My first introduction to worldly music
Is Jars of Clay a Gateway Drug?
We joined an Independent Fundamental Baptist church when I was seven years old. Every Sunday morning and evening our butts (excuse me, bottoms) were planted in maroon colored chairs carefully arranged in a rented strip mall storefront. Beyond that, nothing in our lives really changed. Mom still lit up a cigarette and threatened to beat my ass as soon as we got in the car. We still listened to “worldly” music on the radio as she asked me if I got anything out of that sermon about honoring my father and mother.
Things started to change after the first revival meeting that we attended. The Sunday night service started just like all of the other Sunday night services. A subdued audience quietly sang about being washed in the blood of the lamb. We sang a couple more songs, then there was a puppet show. Two silly puppets, with lots of jokes that even the adults guffawed at, illustrated how Jesus could use even small children to bring people to Him. Afterwards, an evangelist stood in front of the pulpit, spittle dribbling from his mouth, as he pounded his fists with a heavy thud and preached against the evils of the world. He told us that we couldn’t win souls for Jesus if we stood on a fence with one leg dangling on the Christian side and one leg dangling on the worldly side. We had to make a choice.
At the end of the service, we all bowed our heads and closed our eyes. The pianist played “Just As I Am” as the evangelist implored people to come to the altar and rededicate their lives to Christ by renouncing worldly things. I felt my mom brush past me and I heard her soft sobs as she walked forward to kneel at the wooden altar. I opened my eyes slightly, and saw a small group gathered at the altar. One of my friends was up there. Tears sprang from my eyes and I knew what I had to do. I had to renounce my worldly ways and ask Jesus to come into my heart.
When I approached the altar, my Sunday school teacher put her hand on my shoulder and asked if she could pray with me. I nodded, so she prayed. She asked me to repeat after her, “Dear Lord Jesus. I am a sinner. I ask you to come into my heart and take away my sins.”
After the service, Mom mingled with the other adults as I ran up and down the hall with my friends. I heard Mom say things like, “That was such a beautiful sermon. I felt convicted. It’s amazing how we don’t even realize just how worldly we are. We must all do better.”
When we got in the car, she told me she’d beat my ass if she ever caught me running with the other kids. She waited until we were a block away before lighting a cigarette and turning up the radio.
I was so confused. I thought that we weren’t supposed to be worldly anymore. Didn’t she go up to the altar, too, to ask Jesus to cleanse her of her of her sins? Isn’t swearing and smoking and rock music sinful and worldly?
Eventually, we were no longer allowed to wear pants. Pants were made for men. We weren’t allowed to go to the movies, lest there be an R-rated movie playing at the same time as our PG movie and an unbeliever see us and think we were watching the bad movie. We weren’t allowed to listen to rock music, except for Mom and Dad. We were especially not allowed to listen to Christian rock because it was even worse than plain old rock and roll. I didn’t really understand how Christian rock could be bad just because they used electric guitars and drums to praise Jesus instead of pianos and hymnals. But, Pastor said that Christian rock artists were the biggest hypocrites because like the evangelist said, they had one foot on the worldly side of the fence.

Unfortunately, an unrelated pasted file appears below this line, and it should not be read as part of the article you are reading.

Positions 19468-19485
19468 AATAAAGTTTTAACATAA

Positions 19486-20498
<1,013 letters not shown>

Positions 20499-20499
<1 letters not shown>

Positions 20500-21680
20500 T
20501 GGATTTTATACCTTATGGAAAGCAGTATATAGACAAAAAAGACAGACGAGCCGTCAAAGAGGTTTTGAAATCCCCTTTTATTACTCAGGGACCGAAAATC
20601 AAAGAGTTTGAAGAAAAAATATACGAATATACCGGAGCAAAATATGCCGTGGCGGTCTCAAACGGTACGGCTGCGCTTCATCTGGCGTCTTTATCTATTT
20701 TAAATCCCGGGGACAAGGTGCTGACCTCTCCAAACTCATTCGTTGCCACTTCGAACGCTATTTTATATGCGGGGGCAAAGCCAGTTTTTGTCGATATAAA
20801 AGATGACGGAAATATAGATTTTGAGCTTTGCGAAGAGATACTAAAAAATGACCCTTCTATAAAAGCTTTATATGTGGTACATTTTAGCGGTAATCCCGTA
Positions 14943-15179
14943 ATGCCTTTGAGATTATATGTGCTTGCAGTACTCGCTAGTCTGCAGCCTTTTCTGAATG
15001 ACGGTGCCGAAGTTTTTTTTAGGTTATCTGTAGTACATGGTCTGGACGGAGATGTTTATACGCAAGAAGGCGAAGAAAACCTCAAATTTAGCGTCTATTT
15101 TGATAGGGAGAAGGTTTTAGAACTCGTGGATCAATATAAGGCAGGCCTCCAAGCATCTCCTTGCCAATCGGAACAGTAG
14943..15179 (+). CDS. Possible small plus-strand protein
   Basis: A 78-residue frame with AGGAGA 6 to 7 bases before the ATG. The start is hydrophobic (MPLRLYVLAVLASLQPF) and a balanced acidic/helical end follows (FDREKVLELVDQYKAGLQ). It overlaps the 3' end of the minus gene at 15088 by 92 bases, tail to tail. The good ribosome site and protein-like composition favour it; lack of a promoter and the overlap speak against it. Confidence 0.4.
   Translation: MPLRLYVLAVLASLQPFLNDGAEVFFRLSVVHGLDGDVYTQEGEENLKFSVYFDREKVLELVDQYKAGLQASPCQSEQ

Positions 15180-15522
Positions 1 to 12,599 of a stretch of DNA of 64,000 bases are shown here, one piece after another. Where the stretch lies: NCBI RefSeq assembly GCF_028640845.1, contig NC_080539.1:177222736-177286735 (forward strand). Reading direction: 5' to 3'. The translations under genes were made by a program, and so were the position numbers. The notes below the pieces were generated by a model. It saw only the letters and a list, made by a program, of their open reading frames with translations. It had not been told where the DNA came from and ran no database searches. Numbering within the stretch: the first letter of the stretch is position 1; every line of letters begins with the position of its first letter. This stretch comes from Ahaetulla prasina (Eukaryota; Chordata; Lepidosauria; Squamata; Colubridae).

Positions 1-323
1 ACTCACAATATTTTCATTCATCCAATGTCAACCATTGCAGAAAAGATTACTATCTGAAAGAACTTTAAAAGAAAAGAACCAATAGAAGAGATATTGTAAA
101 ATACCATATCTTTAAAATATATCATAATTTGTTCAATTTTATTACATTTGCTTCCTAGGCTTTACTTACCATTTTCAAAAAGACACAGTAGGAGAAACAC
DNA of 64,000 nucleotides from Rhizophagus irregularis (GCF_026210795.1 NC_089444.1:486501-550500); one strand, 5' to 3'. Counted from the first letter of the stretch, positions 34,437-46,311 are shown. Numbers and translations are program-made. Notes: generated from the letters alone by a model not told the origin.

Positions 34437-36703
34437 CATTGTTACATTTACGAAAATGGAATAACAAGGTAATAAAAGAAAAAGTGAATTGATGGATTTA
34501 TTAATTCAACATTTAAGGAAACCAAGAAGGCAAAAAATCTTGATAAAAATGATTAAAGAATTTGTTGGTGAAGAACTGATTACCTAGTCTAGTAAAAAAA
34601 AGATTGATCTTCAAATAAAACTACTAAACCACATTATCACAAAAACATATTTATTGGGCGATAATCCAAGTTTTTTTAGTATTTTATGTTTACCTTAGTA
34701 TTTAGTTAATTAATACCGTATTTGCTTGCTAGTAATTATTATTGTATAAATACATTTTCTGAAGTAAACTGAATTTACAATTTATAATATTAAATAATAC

I went along with it until we visited my aunt and uncle and they took us to their Southern Baptist mega church. The praise team took the stage and rocked out for Jesus as the crowd raised their arms and swayed. It certainly seemed more worshipful than our quiet lip-synched hymns.
My aunt and uncle bought me a Walkman for my birthday when I was 12. Mom used to drop us kids off at the library sometimes on the days when she had to work half-days or when she had to run errands. On one trip, I discovered the library’s tall case full of cassette tapes. Mom told me that I could check out classical and opera tapes. I didn’t dig the opera, so I checked out classical tapes. At one point, I realized that Mom had stopped checking our bags to see what items we had borrowed, so I got ballsy on the next trip. I still loved Jesus and I wanted to be loyal to him, so I only opened the drawer marked “Contemporary Christian.” I grabbed the first tape I found and buried it under a stack of Nancy Drew novels in my bookbag.
Once home, I grabbed the tape, Much Afraid by Jars of Clay and popped it into my Walkman before heading outside with an ice cream bucket to pick raspberries. As I wandered through the thick woods with the sun and the stinging needles of the raspberry vines piercing my skin, I absorbed the music. I listened to that tape every single day until I had to return it. The seeds of worldliness had been laid in my heart, so on the next trip to the library, I checked out another Jars of Clay tape along with a Michael W. Smith tape.
Was that the beginning of the end?
Mom and Dad were never around. Eventually, I introduced my younger siblings to my worldly music. They loved it. From Jars of Clay, we moved onto Superchick and Relient K.
Things got really out of hand when we graduated to the local Top 40 station. By then, our parents had ceased to care what we listened to, as long as we didn’t bother them to, you know, parent us.
I used to wonder if that first Jars of Clay tape and my small act of rebellion are what led me away from the faith. In a way, maybe they were. I think that the biggest factor was the hypocrisy of our Sunday brand of Christianity. That, and all the questions that were never answered.